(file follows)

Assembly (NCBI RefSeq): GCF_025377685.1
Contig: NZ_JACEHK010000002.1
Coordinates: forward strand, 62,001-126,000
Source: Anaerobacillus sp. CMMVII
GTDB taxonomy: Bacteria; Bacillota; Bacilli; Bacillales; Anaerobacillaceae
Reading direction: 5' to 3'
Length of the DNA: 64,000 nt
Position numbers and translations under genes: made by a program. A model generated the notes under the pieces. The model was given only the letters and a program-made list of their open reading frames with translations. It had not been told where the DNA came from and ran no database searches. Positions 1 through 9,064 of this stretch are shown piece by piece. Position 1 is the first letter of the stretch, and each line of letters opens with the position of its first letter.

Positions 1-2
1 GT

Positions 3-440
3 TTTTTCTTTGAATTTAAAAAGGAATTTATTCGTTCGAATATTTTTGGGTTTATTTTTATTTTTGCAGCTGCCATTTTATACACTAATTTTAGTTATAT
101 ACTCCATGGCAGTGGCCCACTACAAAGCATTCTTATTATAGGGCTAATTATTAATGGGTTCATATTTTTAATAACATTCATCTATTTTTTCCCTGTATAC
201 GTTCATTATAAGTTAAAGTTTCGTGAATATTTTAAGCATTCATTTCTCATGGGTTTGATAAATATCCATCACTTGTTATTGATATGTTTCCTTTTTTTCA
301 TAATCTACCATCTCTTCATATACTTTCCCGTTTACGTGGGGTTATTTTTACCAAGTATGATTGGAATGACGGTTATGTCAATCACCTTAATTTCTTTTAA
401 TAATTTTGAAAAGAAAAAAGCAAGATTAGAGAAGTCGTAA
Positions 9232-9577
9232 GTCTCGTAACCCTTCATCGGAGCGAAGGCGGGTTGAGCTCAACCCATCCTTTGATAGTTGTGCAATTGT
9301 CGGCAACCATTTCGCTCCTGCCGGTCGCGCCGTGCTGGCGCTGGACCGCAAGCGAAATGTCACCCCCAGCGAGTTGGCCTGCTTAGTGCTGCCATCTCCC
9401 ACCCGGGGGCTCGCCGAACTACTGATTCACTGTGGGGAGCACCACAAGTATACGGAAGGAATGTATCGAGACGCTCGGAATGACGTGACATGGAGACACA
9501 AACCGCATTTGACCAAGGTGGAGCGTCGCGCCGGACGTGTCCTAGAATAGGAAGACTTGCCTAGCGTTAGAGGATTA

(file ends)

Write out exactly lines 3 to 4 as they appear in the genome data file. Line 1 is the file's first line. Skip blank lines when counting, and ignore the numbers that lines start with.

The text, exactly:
Coordinates: forward strand, 62,001-126,000
Source: Anaerobacillus sp. CMMVII